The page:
Within this established structure there was room to experiment and to follow the natural evolution of the practice. On one cool October evening, we practiced walking meditation outdoors, climbing a long, uphill road and coming down again. A soft rain sprayed our faces. One student went barefoot. On another evening, we spent twenty minutes eating luscious, Clementine tangerines, having listened to the Buddha's discourse on eating tangerines. At our last class, we drank Tazo lemon-ginger tea, using both hands and giving full attention to its fragrance, its spicy taste, its travels through our bodies.
And what impact did this three-month experience have on the students who took part? If I may judge from their reports the effects ranged from salutary to radical, from pleasant to profound. "In attempting to be mindful of my actions," wrote one student, "I was quite surprised to discover that I had never brushed my teeth, shampooed my hair, or tied my shoes. Until this point in my life, I had lived a dream of performing these actions." Another said that meditation had given her a "subtle clarity in almost every aspect of her life." Others reported improvements in their studies, their performance, and their relationships, and they noted how their happiness had influenced people around them. In one striking instance a theater student told of going to New York City to audition for a play:
"It was a cold, windy day and the tension could be felt in the air. Everyone there knew that everyone else was competition for the part they wanted. After a while of getting nervous waiting to go in, I decided to meditate right there on the street with hundreds of people surrounding me. I sat down with the two friends that went with me and we begin to meditate. I instructed them using methods learned in class. Eventually, about fifteen people joined in the meditation with me leading them all. I feel this changed my life. I was able to take something that I learned, something that changed my life, and be able to share it with other people. Not only did I change my attitude in life, but I changed my outlook on life."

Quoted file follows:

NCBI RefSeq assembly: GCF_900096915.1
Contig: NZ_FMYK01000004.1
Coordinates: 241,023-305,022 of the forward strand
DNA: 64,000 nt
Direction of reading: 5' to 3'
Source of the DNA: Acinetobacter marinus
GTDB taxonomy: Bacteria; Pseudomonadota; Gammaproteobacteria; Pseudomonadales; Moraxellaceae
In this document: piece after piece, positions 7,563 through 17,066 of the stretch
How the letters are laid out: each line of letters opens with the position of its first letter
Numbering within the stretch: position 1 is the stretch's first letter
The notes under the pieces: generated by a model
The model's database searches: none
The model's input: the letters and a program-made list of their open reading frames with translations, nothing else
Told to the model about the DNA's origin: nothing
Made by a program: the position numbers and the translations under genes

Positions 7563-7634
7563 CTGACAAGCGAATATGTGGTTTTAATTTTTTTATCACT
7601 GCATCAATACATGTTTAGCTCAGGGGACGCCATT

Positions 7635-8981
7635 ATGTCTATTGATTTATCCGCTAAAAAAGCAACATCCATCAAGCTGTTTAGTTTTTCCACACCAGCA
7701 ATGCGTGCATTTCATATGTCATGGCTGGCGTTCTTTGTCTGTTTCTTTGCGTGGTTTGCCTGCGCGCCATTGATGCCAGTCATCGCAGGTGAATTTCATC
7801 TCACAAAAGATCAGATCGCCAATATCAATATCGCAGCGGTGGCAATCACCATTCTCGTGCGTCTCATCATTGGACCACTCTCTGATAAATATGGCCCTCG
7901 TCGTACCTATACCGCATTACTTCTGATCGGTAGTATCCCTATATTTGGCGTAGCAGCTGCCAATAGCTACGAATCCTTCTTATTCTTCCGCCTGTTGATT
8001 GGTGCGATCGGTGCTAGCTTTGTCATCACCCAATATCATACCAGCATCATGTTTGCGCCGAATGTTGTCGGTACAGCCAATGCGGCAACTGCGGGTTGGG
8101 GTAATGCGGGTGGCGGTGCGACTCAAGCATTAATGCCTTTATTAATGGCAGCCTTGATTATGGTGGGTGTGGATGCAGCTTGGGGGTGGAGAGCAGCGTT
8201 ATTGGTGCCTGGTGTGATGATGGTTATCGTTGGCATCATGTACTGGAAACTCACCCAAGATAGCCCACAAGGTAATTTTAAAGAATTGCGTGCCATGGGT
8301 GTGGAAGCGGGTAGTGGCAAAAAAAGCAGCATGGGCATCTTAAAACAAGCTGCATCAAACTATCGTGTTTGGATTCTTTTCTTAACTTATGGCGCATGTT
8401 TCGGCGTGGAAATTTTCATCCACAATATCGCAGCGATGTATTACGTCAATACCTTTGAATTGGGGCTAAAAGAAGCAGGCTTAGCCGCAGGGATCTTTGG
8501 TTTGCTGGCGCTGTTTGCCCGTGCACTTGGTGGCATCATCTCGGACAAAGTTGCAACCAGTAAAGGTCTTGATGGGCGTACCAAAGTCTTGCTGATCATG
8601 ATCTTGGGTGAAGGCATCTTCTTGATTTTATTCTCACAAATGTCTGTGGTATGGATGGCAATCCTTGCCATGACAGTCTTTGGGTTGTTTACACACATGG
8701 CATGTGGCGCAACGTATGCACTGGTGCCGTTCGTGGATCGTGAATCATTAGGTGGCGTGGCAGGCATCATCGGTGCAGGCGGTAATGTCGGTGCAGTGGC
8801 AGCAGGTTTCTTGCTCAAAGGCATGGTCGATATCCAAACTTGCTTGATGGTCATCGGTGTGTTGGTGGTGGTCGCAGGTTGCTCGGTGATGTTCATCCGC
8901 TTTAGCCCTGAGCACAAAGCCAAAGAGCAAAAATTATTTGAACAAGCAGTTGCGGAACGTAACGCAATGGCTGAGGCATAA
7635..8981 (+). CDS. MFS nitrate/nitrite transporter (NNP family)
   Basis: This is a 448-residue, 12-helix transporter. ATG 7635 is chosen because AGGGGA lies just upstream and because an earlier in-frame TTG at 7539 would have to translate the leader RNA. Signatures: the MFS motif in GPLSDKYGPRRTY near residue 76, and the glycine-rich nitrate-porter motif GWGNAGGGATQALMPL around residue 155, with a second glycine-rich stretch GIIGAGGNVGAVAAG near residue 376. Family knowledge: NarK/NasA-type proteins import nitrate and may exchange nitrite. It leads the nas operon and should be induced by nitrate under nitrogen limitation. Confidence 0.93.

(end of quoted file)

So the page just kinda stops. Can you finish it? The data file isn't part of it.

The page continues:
To foster such changes was my chief motive in offering 'The Art of Meditation." Although not every institution may be liberal enough to allow such a course to be offered, I would urge anyone who can do so to give it a try. In thirty years of college teaching, I have not had a more rewarding experience.
Ben Howard received the Five Mindfulness Trainings in 1995. An English professor at Alfred University in New York, he teaches mindfulness classes offered to honors students and coordinates a sitting group for students and the community.